Family’s 18-Year Fight With County Over Water Rights Tossed

SACRAMENTO, Calif. (CN) – Sealing a baffling fight over a ditch that involved dead cows, helicopters and a criminal trial, a federal judge ruled Tuesday that a California county didn’t trample a rural cattle rancher’s civil rights in its curious attempt to sabotage his water rights.

In the latest from a nearly 20-year war over water rights between Irvine Leen and Butte County officials, U.S. District Judge Troy Nunley dismissed Leen’s civil rights lawsuit without leave to amend.

(Image by FotoRieth from Pixabay)

The dispute started in 2003, when the county filed a criminal complaint against Leen for clearing out debris like tires, car batteries and brush from an irrigation canal on his ranch. They accused Leen of restoring the stream bed without a permit and even though it was later revealed Leen did in fact own vested water rights, the case proceeded to trial in 2011.

More than seven years after charges were filed, a jury delivered swift justice by acquitting Leen in a matter of hours.

Seeking retribution, Leen responded with a lawsuit against a batch of parties and departments that investigated his property in Oroville, approximately 90 miles northwest of Sacramento. He and his wife claim the county tried to interfere with their attempt to gain an updated permit by sending false information to state regulators, even after the criminal tried had concluded.

Leen says county officials led by District Attorney Michael Ramsey ramped up their pursuit and made several low-flying helicopter flights over the property, circling and taking pictures of the ditch just weeks after the trial ended. He claims Ramsey’s office sent the photographs to state regulators along with backhanded emails falsely claiming the Leens were “rebuilding a dam.”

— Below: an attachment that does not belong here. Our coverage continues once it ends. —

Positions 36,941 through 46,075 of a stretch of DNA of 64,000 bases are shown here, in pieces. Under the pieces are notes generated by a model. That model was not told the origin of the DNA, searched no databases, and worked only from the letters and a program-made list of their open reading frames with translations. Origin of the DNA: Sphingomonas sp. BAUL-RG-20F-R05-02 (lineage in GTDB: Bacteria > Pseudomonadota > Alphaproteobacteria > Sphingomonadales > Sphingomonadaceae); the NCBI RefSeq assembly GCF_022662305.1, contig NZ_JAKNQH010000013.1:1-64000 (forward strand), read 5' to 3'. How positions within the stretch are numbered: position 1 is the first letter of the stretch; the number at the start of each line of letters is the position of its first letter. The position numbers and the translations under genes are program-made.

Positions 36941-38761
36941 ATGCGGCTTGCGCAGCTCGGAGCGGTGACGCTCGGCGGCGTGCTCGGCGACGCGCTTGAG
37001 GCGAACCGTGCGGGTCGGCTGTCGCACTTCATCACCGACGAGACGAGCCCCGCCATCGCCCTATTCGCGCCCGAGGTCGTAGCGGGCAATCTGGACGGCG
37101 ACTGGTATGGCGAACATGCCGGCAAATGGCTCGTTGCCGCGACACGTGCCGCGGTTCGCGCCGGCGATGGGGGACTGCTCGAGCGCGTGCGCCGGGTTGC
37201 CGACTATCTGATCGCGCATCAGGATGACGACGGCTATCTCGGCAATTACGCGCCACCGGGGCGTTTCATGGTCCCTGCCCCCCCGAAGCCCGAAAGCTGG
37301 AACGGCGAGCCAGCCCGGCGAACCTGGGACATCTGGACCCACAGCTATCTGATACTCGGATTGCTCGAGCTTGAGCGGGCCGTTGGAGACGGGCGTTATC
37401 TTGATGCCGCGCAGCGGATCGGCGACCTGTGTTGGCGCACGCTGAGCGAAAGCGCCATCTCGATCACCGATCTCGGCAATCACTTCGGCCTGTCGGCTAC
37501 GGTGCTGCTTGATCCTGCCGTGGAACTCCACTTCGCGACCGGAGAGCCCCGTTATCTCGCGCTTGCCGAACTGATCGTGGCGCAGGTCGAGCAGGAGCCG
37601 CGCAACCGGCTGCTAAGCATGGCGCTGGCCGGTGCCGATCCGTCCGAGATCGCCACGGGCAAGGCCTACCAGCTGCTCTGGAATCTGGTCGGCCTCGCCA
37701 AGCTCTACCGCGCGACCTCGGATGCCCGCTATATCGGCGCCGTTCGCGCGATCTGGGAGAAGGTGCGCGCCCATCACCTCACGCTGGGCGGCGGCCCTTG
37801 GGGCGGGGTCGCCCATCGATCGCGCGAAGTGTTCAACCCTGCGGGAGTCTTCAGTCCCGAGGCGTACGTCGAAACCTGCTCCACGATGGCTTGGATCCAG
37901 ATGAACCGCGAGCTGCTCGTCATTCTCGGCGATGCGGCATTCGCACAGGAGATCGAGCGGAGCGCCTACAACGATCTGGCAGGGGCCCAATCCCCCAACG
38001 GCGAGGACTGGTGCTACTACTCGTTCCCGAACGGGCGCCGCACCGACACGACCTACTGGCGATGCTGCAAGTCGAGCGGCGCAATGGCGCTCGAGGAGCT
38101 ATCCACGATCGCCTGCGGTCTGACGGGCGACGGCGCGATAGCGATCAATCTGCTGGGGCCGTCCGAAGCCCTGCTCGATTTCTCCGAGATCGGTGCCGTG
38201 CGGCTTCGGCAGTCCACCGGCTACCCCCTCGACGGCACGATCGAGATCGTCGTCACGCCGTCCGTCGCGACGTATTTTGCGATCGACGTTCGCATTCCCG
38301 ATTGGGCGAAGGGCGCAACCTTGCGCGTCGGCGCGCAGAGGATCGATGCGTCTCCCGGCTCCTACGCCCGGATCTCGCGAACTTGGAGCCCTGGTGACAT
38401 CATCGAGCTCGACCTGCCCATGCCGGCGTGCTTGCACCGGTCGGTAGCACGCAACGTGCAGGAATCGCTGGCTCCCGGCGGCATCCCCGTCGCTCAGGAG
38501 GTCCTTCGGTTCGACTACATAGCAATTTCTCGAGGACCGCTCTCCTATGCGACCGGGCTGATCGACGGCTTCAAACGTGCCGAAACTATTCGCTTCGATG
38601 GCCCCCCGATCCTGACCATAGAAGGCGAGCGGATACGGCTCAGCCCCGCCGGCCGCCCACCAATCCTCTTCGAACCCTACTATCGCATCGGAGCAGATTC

The ditch is mainly fed by agricultural runoff from surrounding farms and often becomes stagnant in the summer months.

The Leens’ struggle to secure their water rights finally ended in 2013, when the water board approved their petition to fix a mistake on the water license.

But the Leens’ quest for civil retribution stalled in 2015, when Judge Nunley ruled their claims were barred by a statute of limitations and they didn’t prove their water license was federally protected. The plaintiffs quickly appealed to the Ninth Circuit, and in 2017 a three-judge panel remanded the case back to Nunley for a closer look.

On Tuesday, the Barack Obama appointee again dismissed the Leens’ case and dashed their due process and equal protection claims.

Nunley, who previously cast the defendants’ prosecution of Leen as “unnecessarily vigorous,” held the complaint lacked clarity and was filled with unconvincing allegations. He noted that any Californian, public official or not, has the right to protest water rights petitions like the one filed by the Leens.

“As a whole, it does not shock the conscience that county prosecutors and [state employees] filed protests, investigated Leen’s property, threatened to ‘aggressively prosecute’ illegal acts, and informed the State Water Board about the investigation,” Nunley said in his latest ruling.

The emotional and economic strain of fighting the county ultimately wore on the Leens, and they have since left California for Idaho. They claim to have lost a heifer and a calf in the ditch due to the county’s restrictions and spent over $600,000 in attorneys’ fees — and made over 70 court appearances — during the combined 18-year court battles. The Leens’ attorneys didn’t respond to a request for comment Tuesday.

Butte County Counsel Bruce Alpert said he was pleased with Nunley’s order but hinted the ditch dispute could continue.

“Plaintiffs have appealed before and we would not be surprised if they filed another appeal,” Alpert said in an email.

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